Infertility, the inability to become pregnant or carry a pregnancy successfully to full term, has become a considerable global and public health concern. While there are many known causes of infertility including auto-immunity, genetic predispositions and endocrine disorders, a number of cases go unsolved, leaving health practitioners wondering: what else could be causing these fertility issues?
Recently, researchers have found that exposure to toxic elements such as lead and mercury can have significant adverse effects on human reproductive health and fertility. Similarly, deficiencies in key trace elements such as selenium and zinc can have just as detrimental a role. With an estimated 1 in 6 Canadian couples being affected by fertility issues, we wished to provide a brief list of both toxic and essential elements that may influence your reproductive health.
Lead is an endocrine-disrupting toxic element that inhibits many of the enzymes involved in the production of sex hormones. In women, increased lead concentrations have been linked to difficulty conceiving and increased incidences of miscarriages and stillbirths. In men, lead exposure has been linked to lowered testosterone, poor sperm quality and infertility.[3-6] To reduce your lead exposure, avoid working with/removing lead-based (i.e.old) paint. Adding a filter to your water tap can also reduce possible exposure, as an avoidance of tobacco products.
Cadmium is another well-known endocrine-disruptor. A common source of exposure is tobacco smoke, since the tobacco plant absorbs this element from the soil. Cadmium exposure has also been linked to lowered levels of reproductive hormones in men, poor sperm quality and infertility.[4-7,11]
This toxic element interferes with many proteins involved in steroid hormone production and the reproductive system. Pregnant women especially should avoid exposure to mercury, since the element concentrates in the fetus and affect proper brain development. To avoid mercury exposure, limit your intake of sushi and fish which are high in the food chain such as tuna, swordfish and mackerel.
Organotin compounds are widely used in marine applications as biocides and antifouling paints, and in agriculture as fungicides. These compounds leach into the surrounding environment, into the water supply and food chain. Both tin and organotin compounds can reduce sperm counts in men, increase aromatase activity, and induce reproductive toxicities leading to an increased risk of infertility.[8-11]
In women, zinc plays a vital role in many key reproductive health areas including egg production, maintaining proper follicular fluid levels and hormone regulation. Low levels of zinc have been directly linked to miscarriage in the early stages of pregnancy. In men, higher zinc levels in semen lead to higher sperm density and quality which are key measures of male fertility. Infertile men have been shown to have lowered seminal zinc levels, compared to fertile men. Great dietary sources of zinc include lean organic meats, oysters, lentils, cashews, pumpkin seeds, mushrooms and green leafy vegetables.
Numerous reports associate selenium deficiency with several reproductive and pregnancy complications including male and female infertility, miscarriage, preeclampsia, fetal growth restriction, preterm labor, and gestational diabetes. Some excellent dietary sources of selenium include brazil nuts, most seeds, brown rice, legumes and mushrooms.
Although this list is far from exhaustive, it provides an idea of the various ways diet, nutrients, and toxic elements may be influencing your reproductive health. If you are looking to get pregnant, talk to your healthcare provider to develop dietary and lifestyle plans that will support your goals.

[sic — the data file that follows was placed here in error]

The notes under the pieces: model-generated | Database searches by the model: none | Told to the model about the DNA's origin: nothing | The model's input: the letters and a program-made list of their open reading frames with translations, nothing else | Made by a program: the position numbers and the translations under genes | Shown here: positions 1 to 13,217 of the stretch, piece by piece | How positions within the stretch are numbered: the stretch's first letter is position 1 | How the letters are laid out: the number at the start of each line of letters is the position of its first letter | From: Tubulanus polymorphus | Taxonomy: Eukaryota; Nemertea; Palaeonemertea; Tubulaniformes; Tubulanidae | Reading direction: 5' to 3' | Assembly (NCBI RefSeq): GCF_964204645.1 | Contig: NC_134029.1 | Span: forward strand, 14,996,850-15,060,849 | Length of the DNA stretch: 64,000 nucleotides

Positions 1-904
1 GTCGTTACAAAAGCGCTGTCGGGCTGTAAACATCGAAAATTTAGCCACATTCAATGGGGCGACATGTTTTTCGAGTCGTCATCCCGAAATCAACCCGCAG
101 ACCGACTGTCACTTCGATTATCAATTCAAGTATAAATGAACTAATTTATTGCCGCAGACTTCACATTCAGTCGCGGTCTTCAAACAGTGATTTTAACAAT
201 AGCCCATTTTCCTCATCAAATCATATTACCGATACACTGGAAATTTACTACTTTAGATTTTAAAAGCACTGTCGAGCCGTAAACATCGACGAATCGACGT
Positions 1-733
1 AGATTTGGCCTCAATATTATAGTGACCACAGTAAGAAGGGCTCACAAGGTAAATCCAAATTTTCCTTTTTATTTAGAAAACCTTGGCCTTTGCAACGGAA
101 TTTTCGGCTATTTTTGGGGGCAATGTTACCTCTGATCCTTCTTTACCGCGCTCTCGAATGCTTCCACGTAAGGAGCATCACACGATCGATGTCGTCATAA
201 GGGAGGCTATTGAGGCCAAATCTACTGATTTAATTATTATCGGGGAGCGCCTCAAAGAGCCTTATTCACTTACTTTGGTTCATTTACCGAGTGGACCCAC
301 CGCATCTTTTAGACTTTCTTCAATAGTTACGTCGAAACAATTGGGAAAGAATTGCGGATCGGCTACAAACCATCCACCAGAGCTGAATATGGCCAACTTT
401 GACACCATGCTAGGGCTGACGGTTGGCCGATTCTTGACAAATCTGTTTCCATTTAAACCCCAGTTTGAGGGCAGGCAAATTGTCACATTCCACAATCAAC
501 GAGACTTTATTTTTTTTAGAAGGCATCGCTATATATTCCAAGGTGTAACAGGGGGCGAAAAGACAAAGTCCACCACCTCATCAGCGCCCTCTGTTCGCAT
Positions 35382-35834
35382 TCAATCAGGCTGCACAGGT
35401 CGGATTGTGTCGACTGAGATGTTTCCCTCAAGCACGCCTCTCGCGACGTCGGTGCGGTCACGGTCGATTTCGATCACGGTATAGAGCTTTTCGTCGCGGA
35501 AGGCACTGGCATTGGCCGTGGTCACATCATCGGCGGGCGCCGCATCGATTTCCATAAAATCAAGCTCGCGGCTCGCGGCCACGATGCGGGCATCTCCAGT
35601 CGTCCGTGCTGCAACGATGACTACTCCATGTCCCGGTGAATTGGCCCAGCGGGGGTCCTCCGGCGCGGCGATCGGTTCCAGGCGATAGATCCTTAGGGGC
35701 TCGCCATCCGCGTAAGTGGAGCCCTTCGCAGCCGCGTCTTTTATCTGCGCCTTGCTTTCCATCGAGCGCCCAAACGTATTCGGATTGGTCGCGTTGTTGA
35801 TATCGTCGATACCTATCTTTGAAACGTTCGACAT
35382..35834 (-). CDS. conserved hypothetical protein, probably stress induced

1. Statistics Canada. (2013, February 4). Fertility [Fact sheet]. Retrieved August 9, 2018, from Government of Canada website: https://www.canada.ca/en/public-health/services/fertility/fertility.html
2. Nordberg et al. Handbook on the Toxicology of Metals. 3rd ed. 2007.Academic Press.
3. Vigeh, M., et al. How does lead induce male infertility? Iran J Reprod Med. 2011. 9(1):1-8.
4. Wirth, J., et al. Adverse effects of low-level heavy metal exposure on male reproductive function. SystBiolReprod Med. 2010. 56(2):147-167.
5. Famurewa, A., et al. Association of blood and seminal plasma cadmium and lead levels with semen quality in non-occupationally exposed infertile men in Abakaliki, southeast Nigeria. J Family Reprod Health. 2017. 11(2):97-103.
6. Kiziler, A., et al. High levels of cadmium and lead in seminal fluid and blood of smoking men are associated with high oxidative stress and damage in infertile subjects. Biol Trace Elem Res. 2007. 120(1-3):82-91.
7. Xu, B., et al. Trace elements in blood and seminal plasma and their relationship to sperm quality. ReprodToxicol. 1993. 7(6):613-618.
8. Nakanishi, T. Endocrine disruption induced by organotin compounds; Organotins function as a powerful agonist for nuclear receptors rather than an aromatase inhibitor. J Toxicol Sci. 2008. 33(3):269-276.
9. Graceli, J., et al. Organotins: a review of their reproductive toxicity, biochemistry, and environmental fate. ReprodToxicol. 2013. 36:40-52.
10. Delgado Filho, V., et al. Triorganotin as a compound with potential reproductive toxicity in mammals. Braz J Med Biol Res. 2011. 44(9):958-965.
11. Guzikowski, W., et al. Trace elements in seminal plasma of men from infertile couples. Arch Med Sci. 2015. 3:592-598.
12. Assisted Reproductive Technology (ART). (n.d.). Retrieved from https://www.cdc.gov/art/index.html
13. Colager, A., et al. Zinc levels in seminal plasma are associated with sperm quality in fertile and infertile men. Nutr Res. 2009. 29(2):82-88.
14. Hiten D. Mistry et al. Selenium in reproductive health. American Journal of Obstetrics and Gynecology. January 2012. 206;1:21-30. https://doi.org/10.1016/j.ajog.2011.07.034